Higher aggression is related to poorer academic performance in compulsory education

Eero Vuoksimaa*, Richard J. Rose, Lea Pulkkinen, Teemu Palviainen, Kaili Rimfeld, Sebastian Lundström, Meike Bartels, Catharina van Beijsterveldt, Anne Hendriks, Eveline L. de Zeeuw, Robert Plomin, Paul Lichtenstein, Dorret I. Boomsma, Jaakko Kaprio

*Corresponding author for this work

Research output: Contribution to journalArticlepeer-review

26 Citations (Scopus)

Abstract

Background: To conduct a comprehensive assessment of the association between aggression and academic performance in compulsory education. Method: We studied aggression and academic performance in over 27,000 individuals from four European twin cohorts participating in the ACTION consortium (Aggression in Children: Unraveling gene-environment interplay to inform Treatment and InterventiON strategies). Individual level data on aggression at ages 7–16 were assessed by three instruments (Achenbach System of Empirically Based Assessment, Multidimensional Peer Nomination Inventory, Strengths and Difficulties Questionnaire) including parental, teacher and self-reports. Academic performance was measured with teacher-rated grade point averages (ages 12–14) or standardized test scores (ages 12–16). Random effect meta-analytical correlations with academic performance were estimated for parental ratings (in all four cohorts) and self-ratings (in three cohorts). Results: All between-family analyses indicated significant negative aggression–academic performance associations with correlations ranging from −.06 to −.33. Results were similar across different ages, instruments and raters and either with teacher-rated grade point averages or standardized test scores as measures of academic performance. Meta-analytical r’s were −.20 and −.23 for parental and self-ratings, respectively. In within-family analyses of all twin pairs, the negative aggression–academic performance associations were statistically significant in 14 out of 17 analyses (r = −.17 for parental- and r = −.16 for self-ratings). Separate analyses in monozygotic (r = −.07 for parental and self-ratings), same-sex dizygotic (r’s = −.16 and −.17 for parental and self-ratings) and opposite-sex dizygotic (r’s = −.21 and −.19 for parental and self-ratings) twin pairs suggested partial confounding by genetic effects. Conclusions: There is a robust negative association between aggression and academic performance in compulsory education. Part of these associations were explained by shared genetic effects, but some evidence of a negative association between aggression and academic performance remained even in within-family analyses of monozygotic twin pairs.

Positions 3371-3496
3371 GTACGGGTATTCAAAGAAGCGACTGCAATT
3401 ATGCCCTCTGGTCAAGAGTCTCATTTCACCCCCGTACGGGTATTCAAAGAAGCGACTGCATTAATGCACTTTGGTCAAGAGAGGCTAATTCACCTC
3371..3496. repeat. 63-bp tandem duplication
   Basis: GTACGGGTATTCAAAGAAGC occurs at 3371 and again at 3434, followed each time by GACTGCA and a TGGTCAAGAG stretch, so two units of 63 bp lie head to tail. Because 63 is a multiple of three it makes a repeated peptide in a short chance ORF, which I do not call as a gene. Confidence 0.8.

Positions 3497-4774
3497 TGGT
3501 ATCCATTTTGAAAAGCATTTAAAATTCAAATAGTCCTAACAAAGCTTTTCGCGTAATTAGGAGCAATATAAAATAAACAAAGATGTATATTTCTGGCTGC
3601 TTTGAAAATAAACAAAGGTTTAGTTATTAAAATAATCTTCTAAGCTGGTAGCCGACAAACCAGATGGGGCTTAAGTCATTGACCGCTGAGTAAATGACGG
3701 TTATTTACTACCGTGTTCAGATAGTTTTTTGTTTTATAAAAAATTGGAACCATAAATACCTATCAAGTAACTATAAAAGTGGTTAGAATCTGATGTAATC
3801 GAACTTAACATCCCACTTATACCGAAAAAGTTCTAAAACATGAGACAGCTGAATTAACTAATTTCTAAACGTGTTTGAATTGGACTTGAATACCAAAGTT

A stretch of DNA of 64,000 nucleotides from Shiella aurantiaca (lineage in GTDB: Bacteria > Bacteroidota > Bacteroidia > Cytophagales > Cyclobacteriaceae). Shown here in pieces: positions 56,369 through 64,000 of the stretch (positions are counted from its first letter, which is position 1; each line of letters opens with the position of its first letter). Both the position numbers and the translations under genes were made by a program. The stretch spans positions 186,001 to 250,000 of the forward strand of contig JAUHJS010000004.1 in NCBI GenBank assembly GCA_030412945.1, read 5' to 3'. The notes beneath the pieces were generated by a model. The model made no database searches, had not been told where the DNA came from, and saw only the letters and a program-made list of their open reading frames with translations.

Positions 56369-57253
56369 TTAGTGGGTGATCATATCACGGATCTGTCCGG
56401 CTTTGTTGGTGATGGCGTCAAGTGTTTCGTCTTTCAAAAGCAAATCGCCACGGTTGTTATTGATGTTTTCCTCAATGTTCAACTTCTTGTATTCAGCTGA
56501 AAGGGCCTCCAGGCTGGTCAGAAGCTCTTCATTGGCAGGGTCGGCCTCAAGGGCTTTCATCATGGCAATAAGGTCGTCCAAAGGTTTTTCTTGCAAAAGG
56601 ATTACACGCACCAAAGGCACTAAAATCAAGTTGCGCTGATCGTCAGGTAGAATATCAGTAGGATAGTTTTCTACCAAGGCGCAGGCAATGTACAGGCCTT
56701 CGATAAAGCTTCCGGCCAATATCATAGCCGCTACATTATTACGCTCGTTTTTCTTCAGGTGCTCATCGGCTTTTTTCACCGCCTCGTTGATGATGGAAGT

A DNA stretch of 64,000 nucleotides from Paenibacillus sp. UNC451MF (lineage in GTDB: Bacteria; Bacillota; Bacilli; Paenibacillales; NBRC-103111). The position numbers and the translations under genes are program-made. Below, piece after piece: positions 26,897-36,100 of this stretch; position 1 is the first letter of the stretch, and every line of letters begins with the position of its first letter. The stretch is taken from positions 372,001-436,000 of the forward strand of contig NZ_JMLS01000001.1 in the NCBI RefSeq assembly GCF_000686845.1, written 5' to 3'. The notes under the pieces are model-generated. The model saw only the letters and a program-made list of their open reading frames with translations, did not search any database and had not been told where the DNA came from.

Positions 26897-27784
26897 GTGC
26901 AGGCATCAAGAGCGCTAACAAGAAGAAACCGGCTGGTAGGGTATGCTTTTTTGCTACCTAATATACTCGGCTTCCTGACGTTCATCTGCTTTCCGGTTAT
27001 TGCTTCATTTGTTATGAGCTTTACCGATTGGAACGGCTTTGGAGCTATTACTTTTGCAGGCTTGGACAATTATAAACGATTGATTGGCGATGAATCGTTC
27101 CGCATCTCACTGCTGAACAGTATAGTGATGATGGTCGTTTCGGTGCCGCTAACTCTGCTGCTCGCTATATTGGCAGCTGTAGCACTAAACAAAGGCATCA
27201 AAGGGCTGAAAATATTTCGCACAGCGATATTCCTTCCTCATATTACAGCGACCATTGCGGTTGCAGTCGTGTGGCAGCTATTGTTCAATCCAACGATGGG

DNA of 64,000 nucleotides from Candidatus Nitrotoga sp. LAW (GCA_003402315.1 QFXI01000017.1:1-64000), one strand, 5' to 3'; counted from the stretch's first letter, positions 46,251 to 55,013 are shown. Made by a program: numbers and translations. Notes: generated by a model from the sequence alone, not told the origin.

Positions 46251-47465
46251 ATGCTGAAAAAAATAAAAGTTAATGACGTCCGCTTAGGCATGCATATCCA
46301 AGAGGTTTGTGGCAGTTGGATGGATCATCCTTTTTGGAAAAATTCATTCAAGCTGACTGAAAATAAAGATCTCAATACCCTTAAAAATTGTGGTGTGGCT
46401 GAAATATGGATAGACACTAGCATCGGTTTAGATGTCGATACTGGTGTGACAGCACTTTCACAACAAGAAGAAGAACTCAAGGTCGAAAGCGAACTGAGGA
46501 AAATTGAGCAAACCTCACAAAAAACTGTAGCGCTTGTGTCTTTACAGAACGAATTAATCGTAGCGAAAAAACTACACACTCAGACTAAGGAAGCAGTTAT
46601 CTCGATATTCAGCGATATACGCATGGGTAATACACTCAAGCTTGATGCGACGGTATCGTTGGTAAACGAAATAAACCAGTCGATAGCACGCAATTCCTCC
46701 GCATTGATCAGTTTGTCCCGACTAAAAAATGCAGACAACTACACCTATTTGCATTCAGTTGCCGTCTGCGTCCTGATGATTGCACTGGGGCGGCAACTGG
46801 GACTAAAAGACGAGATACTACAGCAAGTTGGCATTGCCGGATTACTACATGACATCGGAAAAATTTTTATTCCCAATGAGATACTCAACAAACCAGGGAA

Original languageEnglish
JournalJournal of Child Psychology and Psychiatry and Allied Disciplines
DOIs
Publication statusAccepted/In press - 1 Jan 2020

Keywords

  • Aggression
  • cognition
  • development
  • educational attainment
  • school performance

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